Echoing comments that I’ve seen elsewhere, Frédéric Wenzel makes the case for an improved WordPress upgrade experience. The objection is fair, I suppose, because the upgrade process for WordPress isn’t exactly seamless, although neither is it terribly difficult.
On the recommendation of and with help from Alex, who you may have seen listed on the default WordPress blogroll, we’re actually updating our various WordPress properties nightly. Now I don’t have to worry about keeping our various WordPress instances up to date, in case I’ve either missed an important update or am simply out of the office. This is more than a bit important, as all of our blogs run on WordPress and within a week or so www.redmonk.com will too.
What follows is a quick HowTo for setting that up. A couple of caveats: first, I’m assuming you have Subversion installed – if not, do that now (apt-get install subversion on debian/ubuntu). Second, there are lots of different ways to install and configure WordPress; this is oriented to our setup, and thus may or may not work for you. Last, the following steps involve destroying directories and so on; in other words, you can do a lot of damage – even unintentionally. Proceed at your own risk, as I can’t be responsible if something goes wrong. Anyway, on to the HowTo.
With the caveat that your WordPress setup may be different and that I can’t be held responsible if borq your instance, here’s how we set that up (suggested improvements are welcomed):
- Initial Backup:
Given that I’m going to have you blow away your existing WordPress directory, a backup is non-optional here. You must back up the directory in question. And besides, it’s easy: a simple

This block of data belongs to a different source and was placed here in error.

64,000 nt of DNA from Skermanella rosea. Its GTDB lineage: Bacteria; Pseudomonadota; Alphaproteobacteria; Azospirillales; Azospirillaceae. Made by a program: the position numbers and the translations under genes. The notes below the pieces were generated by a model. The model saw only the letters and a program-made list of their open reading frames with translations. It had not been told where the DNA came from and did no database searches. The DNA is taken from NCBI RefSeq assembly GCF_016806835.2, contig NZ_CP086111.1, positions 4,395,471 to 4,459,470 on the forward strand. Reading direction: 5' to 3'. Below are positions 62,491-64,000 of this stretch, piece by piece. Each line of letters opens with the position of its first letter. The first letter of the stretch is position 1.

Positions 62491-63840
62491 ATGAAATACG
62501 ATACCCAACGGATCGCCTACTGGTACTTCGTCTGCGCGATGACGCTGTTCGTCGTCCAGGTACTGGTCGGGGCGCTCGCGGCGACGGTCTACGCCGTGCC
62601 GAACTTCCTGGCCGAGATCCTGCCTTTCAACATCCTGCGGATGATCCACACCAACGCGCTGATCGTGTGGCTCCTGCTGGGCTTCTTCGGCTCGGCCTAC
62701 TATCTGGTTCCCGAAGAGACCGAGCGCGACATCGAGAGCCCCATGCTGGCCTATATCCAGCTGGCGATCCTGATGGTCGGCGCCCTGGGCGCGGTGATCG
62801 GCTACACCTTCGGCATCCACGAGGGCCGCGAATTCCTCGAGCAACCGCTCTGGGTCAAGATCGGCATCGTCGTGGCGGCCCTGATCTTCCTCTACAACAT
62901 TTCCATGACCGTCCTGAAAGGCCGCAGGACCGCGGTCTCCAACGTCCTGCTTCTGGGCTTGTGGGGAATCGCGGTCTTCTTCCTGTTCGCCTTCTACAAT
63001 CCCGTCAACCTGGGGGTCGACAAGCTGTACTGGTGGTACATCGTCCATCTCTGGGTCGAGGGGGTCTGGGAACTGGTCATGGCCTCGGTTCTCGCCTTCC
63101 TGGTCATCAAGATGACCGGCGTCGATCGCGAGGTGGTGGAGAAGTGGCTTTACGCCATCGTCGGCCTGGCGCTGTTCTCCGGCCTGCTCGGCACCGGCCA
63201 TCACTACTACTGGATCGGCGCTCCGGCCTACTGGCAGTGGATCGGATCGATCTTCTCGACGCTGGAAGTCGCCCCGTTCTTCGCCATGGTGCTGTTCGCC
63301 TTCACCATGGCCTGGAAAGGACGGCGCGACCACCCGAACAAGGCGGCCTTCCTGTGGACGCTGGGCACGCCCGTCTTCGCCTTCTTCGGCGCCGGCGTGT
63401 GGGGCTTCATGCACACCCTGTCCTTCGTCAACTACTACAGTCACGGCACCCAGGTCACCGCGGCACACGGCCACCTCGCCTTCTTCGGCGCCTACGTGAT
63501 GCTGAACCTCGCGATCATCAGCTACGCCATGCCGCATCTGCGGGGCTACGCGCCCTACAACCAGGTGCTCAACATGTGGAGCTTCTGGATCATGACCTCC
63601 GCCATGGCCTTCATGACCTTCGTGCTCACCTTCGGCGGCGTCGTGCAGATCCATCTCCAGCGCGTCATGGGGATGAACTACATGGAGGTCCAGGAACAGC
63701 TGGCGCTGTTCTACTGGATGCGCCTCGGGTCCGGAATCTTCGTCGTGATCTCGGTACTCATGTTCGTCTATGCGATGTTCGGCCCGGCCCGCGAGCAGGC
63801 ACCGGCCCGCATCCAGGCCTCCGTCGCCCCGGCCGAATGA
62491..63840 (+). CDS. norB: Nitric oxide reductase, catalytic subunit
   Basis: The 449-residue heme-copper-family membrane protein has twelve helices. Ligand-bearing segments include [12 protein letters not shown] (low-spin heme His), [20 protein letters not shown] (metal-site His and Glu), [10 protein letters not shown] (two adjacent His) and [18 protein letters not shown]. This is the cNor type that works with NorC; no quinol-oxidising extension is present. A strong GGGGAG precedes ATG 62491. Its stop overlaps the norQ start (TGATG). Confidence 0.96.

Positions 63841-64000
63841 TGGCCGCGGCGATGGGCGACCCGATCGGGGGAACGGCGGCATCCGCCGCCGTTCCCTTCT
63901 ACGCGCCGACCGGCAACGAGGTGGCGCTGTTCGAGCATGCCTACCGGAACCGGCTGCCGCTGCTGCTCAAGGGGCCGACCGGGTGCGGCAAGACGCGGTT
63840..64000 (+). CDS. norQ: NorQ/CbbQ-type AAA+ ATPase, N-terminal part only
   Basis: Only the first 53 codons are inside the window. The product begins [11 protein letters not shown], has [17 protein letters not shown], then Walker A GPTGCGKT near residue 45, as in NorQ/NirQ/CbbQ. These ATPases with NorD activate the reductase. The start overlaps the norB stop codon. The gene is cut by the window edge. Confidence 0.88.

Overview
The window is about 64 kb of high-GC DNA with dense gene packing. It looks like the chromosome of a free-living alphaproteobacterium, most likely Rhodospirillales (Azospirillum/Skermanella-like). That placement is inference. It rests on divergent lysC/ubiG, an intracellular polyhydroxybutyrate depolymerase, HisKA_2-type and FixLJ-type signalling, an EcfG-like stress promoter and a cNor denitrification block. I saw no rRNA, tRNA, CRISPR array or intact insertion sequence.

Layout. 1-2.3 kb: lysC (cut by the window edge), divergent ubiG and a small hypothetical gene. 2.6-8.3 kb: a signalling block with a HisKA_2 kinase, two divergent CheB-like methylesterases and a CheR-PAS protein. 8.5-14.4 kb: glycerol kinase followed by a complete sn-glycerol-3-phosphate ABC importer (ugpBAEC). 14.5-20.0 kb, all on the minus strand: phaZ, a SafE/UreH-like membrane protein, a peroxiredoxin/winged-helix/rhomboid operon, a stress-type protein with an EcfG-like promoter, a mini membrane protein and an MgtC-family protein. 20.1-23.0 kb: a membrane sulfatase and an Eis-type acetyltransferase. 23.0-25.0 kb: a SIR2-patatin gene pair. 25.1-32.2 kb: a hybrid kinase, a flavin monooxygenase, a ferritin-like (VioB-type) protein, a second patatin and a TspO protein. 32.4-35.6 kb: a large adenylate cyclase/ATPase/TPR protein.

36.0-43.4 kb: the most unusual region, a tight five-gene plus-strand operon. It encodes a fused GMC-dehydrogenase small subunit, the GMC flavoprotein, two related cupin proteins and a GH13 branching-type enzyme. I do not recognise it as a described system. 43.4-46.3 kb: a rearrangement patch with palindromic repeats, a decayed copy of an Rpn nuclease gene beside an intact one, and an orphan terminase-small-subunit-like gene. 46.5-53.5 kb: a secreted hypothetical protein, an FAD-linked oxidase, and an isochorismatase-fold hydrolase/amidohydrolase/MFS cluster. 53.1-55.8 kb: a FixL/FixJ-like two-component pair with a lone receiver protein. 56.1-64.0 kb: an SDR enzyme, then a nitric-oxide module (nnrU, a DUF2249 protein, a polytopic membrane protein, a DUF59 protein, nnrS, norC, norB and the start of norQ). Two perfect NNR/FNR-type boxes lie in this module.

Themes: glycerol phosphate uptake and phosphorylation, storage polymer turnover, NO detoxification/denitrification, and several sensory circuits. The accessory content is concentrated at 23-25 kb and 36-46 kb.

cp -r yourwordpressdir yourwordpressdirbackupsuffices for the directory. As for the MySQL DB, I just dump the database with an easy
mysqldump -u root -p wpdbname > wpdbname_date.sql(with any luck, you won’t need this, but do it anyway). At this point, you should have everything you need to recreate your WP instance backed up in the directory should worst come to worst.
- Remove the Old WordPress Directory:
For the following svn steps to work, you need to remove your existing WordPress directory. Do this ONLY if you’re sure that you have a complete backup; if you’re at all unsure, do not proceed. If you are positive that you have a backup – or two – remove the directory with a
rm -r yourwordpressdir. If you’re a high traffic site, you’ll want to do this off hours (or more likely, not do it at all), since this will temporarily knock out your site.
- Lay Down a Fresh WordPress Instance:
Assuming that you have Subversion installed, this is trivial. Change to the parent directory – your webroot, most likely – and checkout the latest stable version of WordPress. You can accomplish that via the following:
svn co http://svn.automattic.com/wordpress/branches/2.1/ yourwordpressdir
- Reset Your WordPress Directory:
Right now if you were to hit your WordPress instance, it would very likely tell you that it wasn’t configured yet; that’s because it’s not. First, you need to reach into yourwordpressdirbackup directory for the wp-config.php file which tells WordPress where the database is and how to access it. To do this, you do – from the parent directory – a
cp yourwordpressdirbackup/wp-config.php yourwordpressdir. This will give WordPress what it needs to hit the existing database, which we’ve backed up but otherwise not touched (and won’t, unless it’s necessary).
But while your new WordPress instance has what it needs to access the database, it doesn’t have any of the plugins or themes you may have accumulated. To get those over, cd to the parent directory and do a